Gender stereotypes, miscommunication can hinder relationships among people of all gender identifications and sexual orientations

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Sophomore Ray George’s relationship with his girlfriend started in a bit of an unconventional way.

“I actually didn’t ask my girlfriend [out] on our first date,” George said. “She asked me out first.”

Marissa Oehlhof, an instructor in the Psychology department, said one of the traditional gender stereotypes is for men to initiate relationships.

“Men have a responsibility to do all of the asking, to take the risk, whereas the women are kind of waiting around to be asked,” she said.

Other stereotypes include an expectation that men are oversexed and “ready to go,” while women are perceived to be undersexed and “in control of their urges.”

This can lead women to suppress their natural sexuality for fear of being looked at as promiscuous, and it can also affect men, Oehlhof said.

“Alternately, guys who aren’t looking to just have sex with anything that moves kind of get this negative stereotype as well,” she said. “Like ‘What’s wrong with you? Do you not like me? Am I not pretty enough? Are you not into me? Are you gay?’”

“It’s damaging,” she continued. “Guys aren’t ready-to-go sex machines 24 hours a day any more than women are.”

Stereotypes can affect same-sex relationships as well.

Tobias Spears, assistant director of the LGBT Resource Center, said same-sex couples can feel pressured to fit into a “homo-normative box.”

“We’re taught that relationships look like a man and a woman,” he said. “We sometimes even bring that into spaces where same-gender and same-sex people have relationships.”

In same-sex relationships, a common question among men is who will be the patriarchal, controlling figure, while women also feel a push to identify as a more feminine “lipstick lesbian” or a more masculine lesbian, Spears said.

People’s roles should not be dictated to their gender expression or sex, and these roles develop out of routine, Spears said.

“Those notions are so outdated and so unhelpful when we want to allow people to be who they really are,” he said. “We just need to make sure that whatever role someone chooses to be in a relationship that we can respect that.”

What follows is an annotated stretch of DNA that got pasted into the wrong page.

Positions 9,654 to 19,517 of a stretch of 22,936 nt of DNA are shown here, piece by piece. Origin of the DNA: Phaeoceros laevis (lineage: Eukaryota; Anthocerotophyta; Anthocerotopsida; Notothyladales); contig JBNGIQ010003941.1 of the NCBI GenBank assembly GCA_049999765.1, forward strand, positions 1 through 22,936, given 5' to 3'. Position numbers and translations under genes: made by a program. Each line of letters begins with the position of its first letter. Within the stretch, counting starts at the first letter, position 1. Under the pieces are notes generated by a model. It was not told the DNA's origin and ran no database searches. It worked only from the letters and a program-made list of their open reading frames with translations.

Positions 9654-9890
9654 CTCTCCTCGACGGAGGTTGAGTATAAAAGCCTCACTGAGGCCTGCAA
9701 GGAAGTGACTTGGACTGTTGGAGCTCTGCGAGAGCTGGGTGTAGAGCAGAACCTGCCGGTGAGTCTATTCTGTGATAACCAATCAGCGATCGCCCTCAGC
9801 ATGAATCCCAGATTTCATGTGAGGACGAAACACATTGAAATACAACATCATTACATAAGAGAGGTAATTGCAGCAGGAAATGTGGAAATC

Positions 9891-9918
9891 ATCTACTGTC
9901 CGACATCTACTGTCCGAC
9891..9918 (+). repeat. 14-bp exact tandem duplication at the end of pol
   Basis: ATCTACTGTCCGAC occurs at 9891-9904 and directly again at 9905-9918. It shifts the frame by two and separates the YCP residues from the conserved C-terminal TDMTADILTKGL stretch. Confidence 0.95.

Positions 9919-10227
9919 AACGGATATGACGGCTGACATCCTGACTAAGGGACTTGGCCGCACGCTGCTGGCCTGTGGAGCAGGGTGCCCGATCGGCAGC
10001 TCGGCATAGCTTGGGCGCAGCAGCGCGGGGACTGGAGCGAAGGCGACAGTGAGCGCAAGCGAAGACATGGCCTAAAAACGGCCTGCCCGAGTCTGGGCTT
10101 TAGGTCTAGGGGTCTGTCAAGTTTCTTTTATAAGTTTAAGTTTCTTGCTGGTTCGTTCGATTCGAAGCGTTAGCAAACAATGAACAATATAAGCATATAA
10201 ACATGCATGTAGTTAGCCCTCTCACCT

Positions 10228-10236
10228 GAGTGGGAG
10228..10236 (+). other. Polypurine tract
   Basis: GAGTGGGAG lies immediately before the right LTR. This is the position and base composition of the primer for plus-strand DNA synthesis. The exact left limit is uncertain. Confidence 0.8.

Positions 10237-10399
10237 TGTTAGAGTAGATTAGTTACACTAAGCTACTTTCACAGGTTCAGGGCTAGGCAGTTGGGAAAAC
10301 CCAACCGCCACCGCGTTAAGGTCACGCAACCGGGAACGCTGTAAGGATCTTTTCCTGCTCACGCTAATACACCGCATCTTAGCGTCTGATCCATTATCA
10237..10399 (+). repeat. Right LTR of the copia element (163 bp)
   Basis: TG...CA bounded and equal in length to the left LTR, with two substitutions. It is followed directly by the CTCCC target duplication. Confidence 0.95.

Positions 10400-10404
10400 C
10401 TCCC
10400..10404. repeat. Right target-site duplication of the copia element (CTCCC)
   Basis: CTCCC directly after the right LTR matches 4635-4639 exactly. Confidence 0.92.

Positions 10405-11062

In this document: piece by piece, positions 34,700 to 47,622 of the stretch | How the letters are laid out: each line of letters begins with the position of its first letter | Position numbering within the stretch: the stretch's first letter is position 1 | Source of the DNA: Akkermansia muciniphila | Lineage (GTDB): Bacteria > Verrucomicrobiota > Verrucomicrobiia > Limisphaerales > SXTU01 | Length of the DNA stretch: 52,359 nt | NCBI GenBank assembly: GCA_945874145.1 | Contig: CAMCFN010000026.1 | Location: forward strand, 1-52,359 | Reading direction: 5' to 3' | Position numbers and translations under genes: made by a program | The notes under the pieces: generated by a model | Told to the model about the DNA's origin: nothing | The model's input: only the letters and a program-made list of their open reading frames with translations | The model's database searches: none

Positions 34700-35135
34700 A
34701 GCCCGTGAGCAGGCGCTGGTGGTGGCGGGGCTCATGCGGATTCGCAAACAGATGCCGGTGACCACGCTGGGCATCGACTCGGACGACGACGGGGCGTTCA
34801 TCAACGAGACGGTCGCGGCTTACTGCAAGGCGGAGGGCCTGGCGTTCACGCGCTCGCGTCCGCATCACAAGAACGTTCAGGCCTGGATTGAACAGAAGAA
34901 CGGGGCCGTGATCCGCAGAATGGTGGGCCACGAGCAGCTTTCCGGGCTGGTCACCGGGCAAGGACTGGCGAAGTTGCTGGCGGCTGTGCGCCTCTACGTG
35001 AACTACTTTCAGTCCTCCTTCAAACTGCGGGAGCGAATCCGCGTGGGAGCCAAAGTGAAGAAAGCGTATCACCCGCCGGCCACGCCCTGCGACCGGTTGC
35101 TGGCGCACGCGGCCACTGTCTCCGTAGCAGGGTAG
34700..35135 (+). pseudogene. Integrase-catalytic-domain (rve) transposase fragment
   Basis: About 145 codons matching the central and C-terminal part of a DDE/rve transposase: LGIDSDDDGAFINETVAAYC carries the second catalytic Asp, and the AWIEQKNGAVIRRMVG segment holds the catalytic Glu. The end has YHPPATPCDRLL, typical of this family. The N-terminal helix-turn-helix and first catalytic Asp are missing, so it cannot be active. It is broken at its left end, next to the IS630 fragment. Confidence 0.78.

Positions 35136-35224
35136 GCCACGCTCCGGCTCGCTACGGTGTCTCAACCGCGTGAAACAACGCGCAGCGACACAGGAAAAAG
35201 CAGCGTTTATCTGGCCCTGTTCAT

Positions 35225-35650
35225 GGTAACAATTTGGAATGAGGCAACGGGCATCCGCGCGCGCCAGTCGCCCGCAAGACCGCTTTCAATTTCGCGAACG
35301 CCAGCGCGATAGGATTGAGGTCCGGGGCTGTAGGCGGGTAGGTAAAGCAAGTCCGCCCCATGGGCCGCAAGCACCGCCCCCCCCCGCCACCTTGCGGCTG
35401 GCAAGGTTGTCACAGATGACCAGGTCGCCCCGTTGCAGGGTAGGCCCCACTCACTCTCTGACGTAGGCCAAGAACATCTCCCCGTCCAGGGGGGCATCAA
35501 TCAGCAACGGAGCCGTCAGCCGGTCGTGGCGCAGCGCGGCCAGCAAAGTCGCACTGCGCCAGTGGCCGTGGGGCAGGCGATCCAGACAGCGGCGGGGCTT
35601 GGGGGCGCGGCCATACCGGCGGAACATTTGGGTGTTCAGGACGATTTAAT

Regardless of sexual orientation, Spears also said there is a misconception that people who move from partner to partner are incapable of compassion.

“People show their love and showcase who they are in very different ways,” he said. “My job is to teach students that there’s multiplicity in relationships, that relationships don’t all look the same.”

George also sees a stigma for people who do not necessarily settle down.

“It’s reasonable to think that someone might not be tied down to one person and be in a committed relationship,” he said.

As someone who has only dated one person, George said he sometimes senses social pressure to date around as well.

“It’s kind of like, ‘Well, you haven’t tried out other options, you don’t know what other people are like, you don’t know what you’re missing,’” George said.

It is important for couples to be honest with each other when they approach relationships, Oehlhof said. Things to consider are whether to pursue a committed or an open relationship, and to be honest when problems arise.

“It breeds resentment in a lot of cases if someone’s not getting what they want sexually, but they never share it with their partner,” she said. “Partners aren’t psychic, so communication is definitely a huge responsibility.”

Being honest in a romantic relationship can prevent a lot of stress later on, George said.

“Being up front about your feelings toward the relationship … can cause stress on the relationship, but ultimately that stress is going to cause it to grow,” he said.

It is possible to alienate someone with honest communication, but it may be a good thing in the long run, Oehlhof said.

“It might mean that you can get into a relationship with somebody you are more compatible with,” she said.

There is some research that indicates men and women communicate differently, Oehlhof said.

“It presents its own challenges, where men are often listening for the take-home message [and] women are listening for details,” she said. “Communication is a big aspect of relationships that a lot of people fail on, and it’s practice makes perfect. Or at least practice makes better.”